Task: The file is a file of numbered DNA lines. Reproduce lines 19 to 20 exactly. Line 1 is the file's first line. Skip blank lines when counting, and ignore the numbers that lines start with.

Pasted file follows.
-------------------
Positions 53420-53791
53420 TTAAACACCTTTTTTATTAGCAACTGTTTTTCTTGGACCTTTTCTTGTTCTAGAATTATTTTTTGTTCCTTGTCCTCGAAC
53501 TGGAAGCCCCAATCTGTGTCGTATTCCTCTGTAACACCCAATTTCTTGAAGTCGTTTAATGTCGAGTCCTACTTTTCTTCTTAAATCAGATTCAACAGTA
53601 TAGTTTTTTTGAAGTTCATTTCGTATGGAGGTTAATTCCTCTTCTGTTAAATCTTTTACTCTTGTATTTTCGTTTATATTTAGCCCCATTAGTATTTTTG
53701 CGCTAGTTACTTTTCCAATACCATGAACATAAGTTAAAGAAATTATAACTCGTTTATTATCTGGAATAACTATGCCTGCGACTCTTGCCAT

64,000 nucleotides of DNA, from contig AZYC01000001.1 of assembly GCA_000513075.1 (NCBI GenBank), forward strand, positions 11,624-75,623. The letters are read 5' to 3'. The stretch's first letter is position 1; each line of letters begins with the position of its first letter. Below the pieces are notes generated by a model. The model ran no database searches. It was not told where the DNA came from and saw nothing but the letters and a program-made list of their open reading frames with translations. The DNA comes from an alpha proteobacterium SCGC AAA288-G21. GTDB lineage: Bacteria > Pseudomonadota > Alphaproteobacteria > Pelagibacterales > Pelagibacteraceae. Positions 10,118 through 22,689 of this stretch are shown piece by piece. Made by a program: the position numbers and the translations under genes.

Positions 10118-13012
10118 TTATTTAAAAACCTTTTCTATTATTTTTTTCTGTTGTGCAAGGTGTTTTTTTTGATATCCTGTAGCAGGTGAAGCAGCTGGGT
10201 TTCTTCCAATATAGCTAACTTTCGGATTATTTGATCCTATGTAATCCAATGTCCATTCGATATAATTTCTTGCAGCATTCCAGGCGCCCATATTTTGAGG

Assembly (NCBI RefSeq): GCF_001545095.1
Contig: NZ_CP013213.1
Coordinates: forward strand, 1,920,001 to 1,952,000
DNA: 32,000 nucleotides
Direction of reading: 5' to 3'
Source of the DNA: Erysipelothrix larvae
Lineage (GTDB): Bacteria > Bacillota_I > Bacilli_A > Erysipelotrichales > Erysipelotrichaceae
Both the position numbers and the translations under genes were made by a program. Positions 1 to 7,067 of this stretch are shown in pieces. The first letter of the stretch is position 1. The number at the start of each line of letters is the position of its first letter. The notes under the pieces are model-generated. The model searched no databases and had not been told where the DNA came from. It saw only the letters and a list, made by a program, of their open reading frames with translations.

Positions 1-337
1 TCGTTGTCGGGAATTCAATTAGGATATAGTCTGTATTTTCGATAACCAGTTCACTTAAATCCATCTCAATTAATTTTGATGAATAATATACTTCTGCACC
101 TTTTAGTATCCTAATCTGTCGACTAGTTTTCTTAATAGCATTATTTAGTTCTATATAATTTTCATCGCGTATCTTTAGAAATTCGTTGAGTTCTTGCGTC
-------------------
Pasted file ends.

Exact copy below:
1 TCGTTGTCGGGAATTCAATTAGGATATAGTCTGTATTTTCGATAACCAGTTCACTTAAATCCATCTCAATTAATTTTGATGAATAATATACTTCTGCACC
101 TTTTAGTATCCTAATCTGTCGACTAGTTTTCTTAATAGCATTATTTAGTTCTATATAATTTTCATCGCGTATCTTTAGAAATTCGTTGAGTTCTTGCGTC